But would the KIPP approach be welcomed by a mostly white, affluent school? After all, if KIPP works so well to get black kids into good schools, then why don't the best elementary and middle schools -- both public and private, black and white -- immediately adopt its approach?
Are KIPP schools serving as surrogate parents for their students, given the amount of time students spend at school? To what extent does the apparent success of each KIPP school serve to mask the underlying problems of the neighborhoods where KIPP schools are found? In other words, is KIPP a way to treat the symptoms of the achievement gap, with its insistence on personal triumph over adverse conditions, and turn attention away from the more pernicious causal factors at the root of the achievement gap?
KIPP works because it brings a kind of suburban, middle-class milieu to an urban, working-poor milieu. But let's imagine the implications of this for a moment. KIPP schools are basically charged with raising these children. That in itself may or may not be a good thing, e.g., should a publicly-funded educational institution overseen by the state be charged with unofficially raising children? Maybe yes, maybe no. But if yes, what kinds of parents are these KIPP schools? And whose interests do they have in mind? Biological parents have an investment in the well-being of their children that differs on several different orders of magnitude from the interest that a state-controlled parent might have. In some instances, the KIPP parent might actually be better than the biological parent. But in other cases, the biological parent might do a better job inculcating in the child the values that are important to his/her family, race, religious tradition, and practices of ethnic origin.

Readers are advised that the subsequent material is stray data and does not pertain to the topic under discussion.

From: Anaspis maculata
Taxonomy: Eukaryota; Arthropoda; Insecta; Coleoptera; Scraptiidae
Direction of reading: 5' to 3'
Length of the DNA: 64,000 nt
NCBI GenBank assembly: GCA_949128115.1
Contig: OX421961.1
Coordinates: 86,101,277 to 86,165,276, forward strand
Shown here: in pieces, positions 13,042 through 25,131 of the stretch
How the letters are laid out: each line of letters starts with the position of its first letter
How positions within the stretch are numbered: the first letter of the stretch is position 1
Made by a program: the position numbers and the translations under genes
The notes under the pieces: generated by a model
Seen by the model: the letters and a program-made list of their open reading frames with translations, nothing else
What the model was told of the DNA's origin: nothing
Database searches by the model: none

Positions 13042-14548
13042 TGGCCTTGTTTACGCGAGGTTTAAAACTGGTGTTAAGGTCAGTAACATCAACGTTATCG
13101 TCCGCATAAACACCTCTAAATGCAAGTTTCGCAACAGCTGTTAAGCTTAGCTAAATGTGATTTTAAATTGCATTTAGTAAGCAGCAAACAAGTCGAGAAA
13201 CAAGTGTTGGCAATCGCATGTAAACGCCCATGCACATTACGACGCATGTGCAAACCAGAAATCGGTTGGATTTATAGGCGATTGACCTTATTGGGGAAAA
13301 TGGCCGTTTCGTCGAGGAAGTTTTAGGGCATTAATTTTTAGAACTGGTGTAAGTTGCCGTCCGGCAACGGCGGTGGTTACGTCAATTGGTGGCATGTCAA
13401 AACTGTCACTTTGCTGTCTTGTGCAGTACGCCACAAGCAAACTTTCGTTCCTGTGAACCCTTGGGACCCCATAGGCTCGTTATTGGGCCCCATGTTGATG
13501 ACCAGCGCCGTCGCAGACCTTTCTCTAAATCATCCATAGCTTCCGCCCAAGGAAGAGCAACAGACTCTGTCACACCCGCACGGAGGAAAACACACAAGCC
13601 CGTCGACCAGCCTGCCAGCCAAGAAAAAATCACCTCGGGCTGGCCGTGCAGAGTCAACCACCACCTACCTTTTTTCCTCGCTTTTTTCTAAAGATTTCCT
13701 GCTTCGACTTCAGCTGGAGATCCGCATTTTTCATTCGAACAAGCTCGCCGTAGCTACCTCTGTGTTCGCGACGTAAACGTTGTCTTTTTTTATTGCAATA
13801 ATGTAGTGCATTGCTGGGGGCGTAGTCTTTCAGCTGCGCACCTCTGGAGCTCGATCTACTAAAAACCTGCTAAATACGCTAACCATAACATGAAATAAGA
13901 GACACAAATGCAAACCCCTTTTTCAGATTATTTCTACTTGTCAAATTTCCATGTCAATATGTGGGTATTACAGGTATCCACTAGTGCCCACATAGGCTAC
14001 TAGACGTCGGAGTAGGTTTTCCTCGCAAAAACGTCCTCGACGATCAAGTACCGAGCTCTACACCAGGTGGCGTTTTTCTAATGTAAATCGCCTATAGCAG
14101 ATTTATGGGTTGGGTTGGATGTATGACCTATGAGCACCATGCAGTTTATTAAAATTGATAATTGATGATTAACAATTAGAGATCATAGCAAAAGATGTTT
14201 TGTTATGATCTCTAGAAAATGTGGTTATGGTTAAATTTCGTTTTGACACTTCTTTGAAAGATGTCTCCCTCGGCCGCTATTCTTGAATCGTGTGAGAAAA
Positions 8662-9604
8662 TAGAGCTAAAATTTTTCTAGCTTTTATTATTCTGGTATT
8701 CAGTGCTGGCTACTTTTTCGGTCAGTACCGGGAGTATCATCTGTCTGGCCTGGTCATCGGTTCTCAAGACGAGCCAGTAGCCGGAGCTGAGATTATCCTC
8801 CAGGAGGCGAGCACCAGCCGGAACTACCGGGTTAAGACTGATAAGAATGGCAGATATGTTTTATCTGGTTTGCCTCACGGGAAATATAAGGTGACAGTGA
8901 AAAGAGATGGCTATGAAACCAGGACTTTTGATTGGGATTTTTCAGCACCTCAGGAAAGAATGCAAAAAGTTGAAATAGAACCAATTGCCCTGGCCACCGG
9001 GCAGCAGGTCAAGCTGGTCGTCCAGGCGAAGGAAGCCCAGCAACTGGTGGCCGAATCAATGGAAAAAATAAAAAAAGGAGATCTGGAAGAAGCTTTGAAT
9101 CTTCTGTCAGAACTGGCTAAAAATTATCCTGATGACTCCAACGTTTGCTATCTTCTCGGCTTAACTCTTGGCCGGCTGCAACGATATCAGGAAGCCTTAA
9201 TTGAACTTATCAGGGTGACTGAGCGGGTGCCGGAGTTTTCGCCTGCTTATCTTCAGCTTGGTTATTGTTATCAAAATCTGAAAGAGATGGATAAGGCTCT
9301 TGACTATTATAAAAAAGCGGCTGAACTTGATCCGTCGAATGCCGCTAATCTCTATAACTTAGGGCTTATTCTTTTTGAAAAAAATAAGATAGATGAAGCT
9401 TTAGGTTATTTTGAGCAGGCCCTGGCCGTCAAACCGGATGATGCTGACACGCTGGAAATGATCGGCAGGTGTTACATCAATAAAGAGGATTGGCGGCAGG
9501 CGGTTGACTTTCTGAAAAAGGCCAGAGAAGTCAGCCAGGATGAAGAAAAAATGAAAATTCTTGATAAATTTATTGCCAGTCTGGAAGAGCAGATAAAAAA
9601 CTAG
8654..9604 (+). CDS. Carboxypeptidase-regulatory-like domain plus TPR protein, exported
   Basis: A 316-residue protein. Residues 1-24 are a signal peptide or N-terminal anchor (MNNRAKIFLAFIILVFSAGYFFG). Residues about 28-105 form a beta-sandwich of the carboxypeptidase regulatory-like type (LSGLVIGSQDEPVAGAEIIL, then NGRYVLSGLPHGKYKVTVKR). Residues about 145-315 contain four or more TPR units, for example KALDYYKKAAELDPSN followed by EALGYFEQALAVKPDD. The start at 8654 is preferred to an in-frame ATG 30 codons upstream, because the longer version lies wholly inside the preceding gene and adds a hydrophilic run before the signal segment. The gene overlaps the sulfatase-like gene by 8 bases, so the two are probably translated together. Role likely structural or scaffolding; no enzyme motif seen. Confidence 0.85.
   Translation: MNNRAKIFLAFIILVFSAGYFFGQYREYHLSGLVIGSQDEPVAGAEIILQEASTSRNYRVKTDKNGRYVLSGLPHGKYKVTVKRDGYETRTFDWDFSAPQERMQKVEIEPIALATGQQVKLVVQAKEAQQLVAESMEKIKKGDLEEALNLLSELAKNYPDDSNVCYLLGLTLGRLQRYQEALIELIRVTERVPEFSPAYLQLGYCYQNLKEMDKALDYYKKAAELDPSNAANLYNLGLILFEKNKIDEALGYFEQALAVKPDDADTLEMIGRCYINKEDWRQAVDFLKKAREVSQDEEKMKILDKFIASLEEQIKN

If we leave it to KIPP to raise poor black children, how will they raise them? With what outcome in mind? As many social dominance theorists have suggested, the most stable societies are those in which historically oppressed groups accept the legitimacy of the hierarchical structure, thus internalizing their oppression by rationalizing to themselves their place in the order of things.
Left to choose its own priorities, surely the state (through the mechanism of KIPP) will choose stability over something else. The effect and impact of this choice can only be guessed at, but I'd venture an educated guess and say that stability means more phonics and less Malcolm X. Again, this is by no means a consciously-constructed plan to exert racial dominance. It is, in a word, efficient. And, according to the KIPP people, what these children need.
Until we look at the totality of education reform and stop insisting that education reform should be exclusively about school reform, we will never come close to closing the gap. Even a best case scenario with KIPP -- where KIPP schools flourish across the country -- can only hope to educate an extraordinarily small percentage of poor urban kids. So in praising KIPP, we actually lose sight of the bigger issues and the bigger challenges. And, with KIPP, we say, "This is good enough for them" while we send our kids to private schools or the best suburban schools.
Saturday, June 17, 2006
Why KIPP Is Not a Model for Urban Education
at 2:59 PM
Peter Campbell is an educator, academic technologist, and parent. He holds a BA from Princeton University and an MA from New York University. He has been involved directly or indirectly in education for more than 25 years. He currently works for Blackboard, Inc. as a Regional Sales Manager in the Collaborate division. Before joining Blackboard, Peter served as the Lead Instructional Designer and the Director of Academic Technology at Montclair State University in New Jersey. Immediately prior to his job at Montclair, Peter served as the Product Manager for an educational start-up (Learn Technologies Interactive). In this role, he oversaw the design and development of a K-12 learning management system, e-learn.com. His passion for education was forged back in 1987. He began teaching for The Princeton Review, then moved to Tokyo and taught English at a Japanese high school for two years. He later moved to New York City, where he worked as an adjunct in the speech department at Manhattan Community College. He went on to teach writing at the U of Missouri in 1995, and it was there that his interest in educational technology was born. Views expressed here are solely those of Peter.